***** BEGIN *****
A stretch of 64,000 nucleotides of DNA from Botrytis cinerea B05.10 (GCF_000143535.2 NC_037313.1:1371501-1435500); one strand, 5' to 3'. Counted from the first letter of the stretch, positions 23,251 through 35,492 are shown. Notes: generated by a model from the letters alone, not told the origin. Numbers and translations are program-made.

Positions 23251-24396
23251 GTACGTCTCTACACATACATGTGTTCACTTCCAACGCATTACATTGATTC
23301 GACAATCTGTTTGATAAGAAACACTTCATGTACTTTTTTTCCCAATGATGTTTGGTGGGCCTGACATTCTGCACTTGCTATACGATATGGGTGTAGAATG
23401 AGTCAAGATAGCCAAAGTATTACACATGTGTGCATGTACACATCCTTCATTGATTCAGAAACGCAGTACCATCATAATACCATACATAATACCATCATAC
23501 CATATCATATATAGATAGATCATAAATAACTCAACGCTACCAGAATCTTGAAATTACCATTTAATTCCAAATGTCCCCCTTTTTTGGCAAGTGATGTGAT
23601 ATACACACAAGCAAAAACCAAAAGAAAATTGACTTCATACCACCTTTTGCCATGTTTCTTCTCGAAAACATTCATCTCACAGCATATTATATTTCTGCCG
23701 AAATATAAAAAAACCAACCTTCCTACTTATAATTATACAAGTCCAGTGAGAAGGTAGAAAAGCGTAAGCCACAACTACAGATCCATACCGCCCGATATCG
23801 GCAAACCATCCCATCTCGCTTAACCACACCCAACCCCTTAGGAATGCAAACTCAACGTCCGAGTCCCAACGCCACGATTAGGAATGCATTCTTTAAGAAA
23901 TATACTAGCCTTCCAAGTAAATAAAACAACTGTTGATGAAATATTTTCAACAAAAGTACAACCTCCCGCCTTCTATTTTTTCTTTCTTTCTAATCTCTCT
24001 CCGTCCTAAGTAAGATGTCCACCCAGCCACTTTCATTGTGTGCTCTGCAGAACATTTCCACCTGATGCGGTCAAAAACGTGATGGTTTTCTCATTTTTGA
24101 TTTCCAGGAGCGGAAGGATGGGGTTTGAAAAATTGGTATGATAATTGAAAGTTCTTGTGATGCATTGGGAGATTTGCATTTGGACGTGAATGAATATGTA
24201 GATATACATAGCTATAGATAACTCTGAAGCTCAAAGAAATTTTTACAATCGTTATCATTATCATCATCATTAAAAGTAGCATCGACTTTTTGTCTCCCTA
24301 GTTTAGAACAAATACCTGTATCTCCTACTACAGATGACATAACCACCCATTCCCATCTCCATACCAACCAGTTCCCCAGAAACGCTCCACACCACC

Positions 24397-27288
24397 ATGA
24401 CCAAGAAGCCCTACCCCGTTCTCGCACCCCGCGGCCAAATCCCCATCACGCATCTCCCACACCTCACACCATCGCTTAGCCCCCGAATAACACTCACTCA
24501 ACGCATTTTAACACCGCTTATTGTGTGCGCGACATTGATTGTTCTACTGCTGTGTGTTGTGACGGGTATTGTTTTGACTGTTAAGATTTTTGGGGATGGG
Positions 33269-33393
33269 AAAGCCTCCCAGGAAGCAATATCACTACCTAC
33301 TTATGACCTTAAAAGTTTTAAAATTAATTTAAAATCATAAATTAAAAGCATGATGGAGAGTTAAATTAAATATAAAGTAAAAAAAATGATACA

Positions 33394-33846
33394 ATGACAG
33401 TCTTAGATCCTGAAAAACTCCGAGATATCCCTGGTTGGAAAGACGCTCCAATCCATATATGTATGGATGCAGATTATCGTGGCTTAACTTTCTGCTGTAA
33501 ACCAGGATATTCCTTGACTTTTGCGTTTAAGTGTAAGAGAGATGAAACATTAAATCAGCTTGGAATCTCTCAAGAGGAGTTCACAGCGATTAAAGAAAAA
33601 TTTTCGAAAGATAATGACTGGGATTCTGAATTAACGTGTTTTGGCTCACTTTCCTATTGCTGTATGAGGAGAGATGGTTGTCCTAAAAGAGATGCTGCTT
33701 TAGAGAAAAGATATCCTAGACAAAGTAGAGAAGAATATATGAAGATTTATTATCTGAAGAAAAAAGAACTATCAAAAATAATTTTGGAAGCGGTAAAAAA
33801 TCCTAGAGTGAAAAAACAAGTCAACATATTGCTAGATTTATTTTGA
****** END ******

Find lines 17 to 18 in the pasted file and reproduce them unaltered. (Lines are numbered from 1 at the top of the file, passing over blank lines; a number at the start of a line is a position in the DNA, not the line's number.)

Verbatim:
24401 CCAAGAAGCCCTACCCCGTTCTCGCACCCCGCGGCCAAATCCCCATCACGCATCTCCCACACCTCACACCATCGCTTAGCCCCCGAATAACACTCACTCA
24501 ACGCATTTTAACACCGCTTATTGTGTGCGCGACATTGATTGTTCTACTGCTGTGTGTTGTGACGGGTATTGTTTTGACTGTTAAGATTTTTGGGGATGGG